Indie Marketing: Be the Turtle, Not the Hare

Gifted has been out for just over a week now and I feel like I’ve done a pretty bang-up job of not hovering over my computer screen, begging for reviews and sales numbers. In fact, I’m kinda the opposite, perhaps alarmingly laidback about it. I keep reading (and now repeating) that indie publishing, and with it the sales, is a marathon, not a race. I can sprint to the finish line as fast as I want, but that doesn’t mean anything will come of it. Even if I somehow made a thousand dollars in a month, that doesn’t prevent an immediate drop to nothing after the first month of release. It’s like a slow burn.

Instead, I’m biding my time, hopefully building relationships with bloggers through email and Twitter and quietly promoting the Amazon link here and there on Twitter and Facebook. It’s not that I’m not aggressive–I could be if I wanted to–but I don’t want to come off annoying, especially considering this is my first book and I’m brand new to the game. I want to genuinely talk to people on Twitter, not shove my book on them. I’m hoping that reviews (both from blogs and Amazon) will back me up, speak up for me when I don’t want to be pushy. I want to take my time because I’m smart enough to realize it takes time.

Because I did my marketing plan after I finished the book, I think some things went out of order. In which case, I’ve learned my lesson for the next books. I’ve contacted tons of bloggers and gifted many, many Kindle copies or mailed out paperbacks and I suppose I should’ve done this weeks before the official book release. But because I’m trying to be a turtle and not a hare, I’m taking it in stride. I know next time to contact beforehand and in this case, now the hard part is waiting. On the plus side, out of the many, many fantastic bloggers I’ve emailed, only a couple have turned me down (and only because their TBR piles were outta control), while most have immediately jumped on my offer with an enthusiastic approach to the story. Some reviewers warn me it might not be until July or August until they can review it, but I still hook them up with excitement–if they’re willing to do a review, I’m more than happy to accomodate. The way I see it, even if my sales or marketing had dropped a little over the summer (because it’s been out for a while or I’m working on new stuff), then their new reviews later on can possibly spark interest again and help me push it out there to new readers.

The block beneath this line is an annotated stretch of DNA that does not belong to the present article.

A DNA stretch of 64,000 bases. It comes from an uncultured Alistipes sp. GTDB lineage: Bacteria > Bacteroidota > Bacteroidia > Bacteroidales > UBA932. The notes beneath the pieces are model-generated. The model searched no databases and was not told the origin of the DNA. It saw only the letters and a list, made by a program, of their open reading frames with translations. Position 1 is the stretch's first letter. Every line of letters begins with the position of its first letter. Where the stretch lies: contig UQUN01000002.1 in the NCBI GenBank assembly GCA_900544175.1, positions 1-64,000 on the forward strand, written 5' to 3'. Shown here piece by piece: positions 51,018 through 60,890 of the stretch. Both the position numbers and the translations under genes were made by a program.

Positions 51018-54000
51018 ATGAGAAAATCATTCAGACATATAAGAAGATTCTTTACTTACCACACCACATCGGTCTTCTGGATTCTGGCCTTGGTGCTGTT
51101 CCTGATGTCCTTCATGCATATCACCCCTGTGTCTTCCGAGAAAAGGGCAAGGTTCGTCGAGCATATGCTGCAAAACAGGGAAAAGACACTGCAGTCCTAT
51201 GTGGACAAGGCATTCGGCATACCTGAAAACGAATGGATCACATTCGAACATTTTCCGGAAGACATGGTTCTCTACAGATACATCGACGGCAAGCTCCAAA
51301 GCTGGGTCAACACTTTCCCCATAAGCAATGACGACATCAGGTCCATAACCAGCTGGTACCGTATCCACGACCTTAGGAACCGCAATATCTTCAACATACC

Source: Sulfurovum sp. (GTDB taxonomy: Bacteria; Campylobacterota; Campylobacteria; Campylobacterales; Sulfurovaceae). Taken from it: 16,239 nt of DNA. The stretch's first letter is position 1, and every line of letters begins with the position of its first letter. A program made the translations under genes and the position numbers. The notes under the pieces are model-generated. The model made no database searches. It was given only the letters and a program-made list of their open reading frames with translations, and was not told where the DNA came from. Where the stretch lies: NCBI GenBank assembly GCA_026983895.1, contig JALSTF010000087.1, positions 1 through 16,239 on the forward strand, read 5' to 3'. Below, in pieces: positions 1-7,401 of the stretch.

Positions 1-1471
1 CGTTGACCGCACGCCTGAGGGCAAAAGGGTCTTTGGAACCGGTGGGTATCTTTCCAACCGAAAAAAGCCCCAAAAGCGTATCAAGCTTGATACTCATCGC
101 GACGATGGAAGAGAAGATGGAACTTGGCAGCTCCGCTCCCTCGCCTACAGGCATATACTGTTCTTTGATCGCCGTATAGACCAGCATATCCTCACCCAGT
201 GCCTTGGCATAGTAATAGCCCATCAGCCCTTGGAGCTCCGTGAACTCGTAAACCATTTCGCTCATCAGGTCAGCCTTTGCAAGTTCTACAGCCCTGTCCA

I did an interview with Lauren from The Housework Can Wait and one of the questions was, “What’s the hard part of publishing?” Honestly, it’s the waiting game and not in the sense you might think. Sure, it’s nerve-wracking to think of all these people reading my book. My fear doesn’t stem from waiting for a bad review–I’m going to deal with bad reviews with a shrug of the shoulder and perhaps a stiff drink that evening, but with an understanding that not everyone will like it (and on days it gets me particularly down, I’ve heard reading the 1-star reviews for even the bestsellers is sort of an eye-opener to take it in stride). The hard part with the waiting is literally just that–the waiting to hear one way or another. The waiting while knowing (hoping?) people are laughing, rolling their eyes, and cheering for my characters. I’m not a patient person (and usually read a book in a few hours at one sitting, something I know not everyone has time for), so this has certainly been a lesson for me.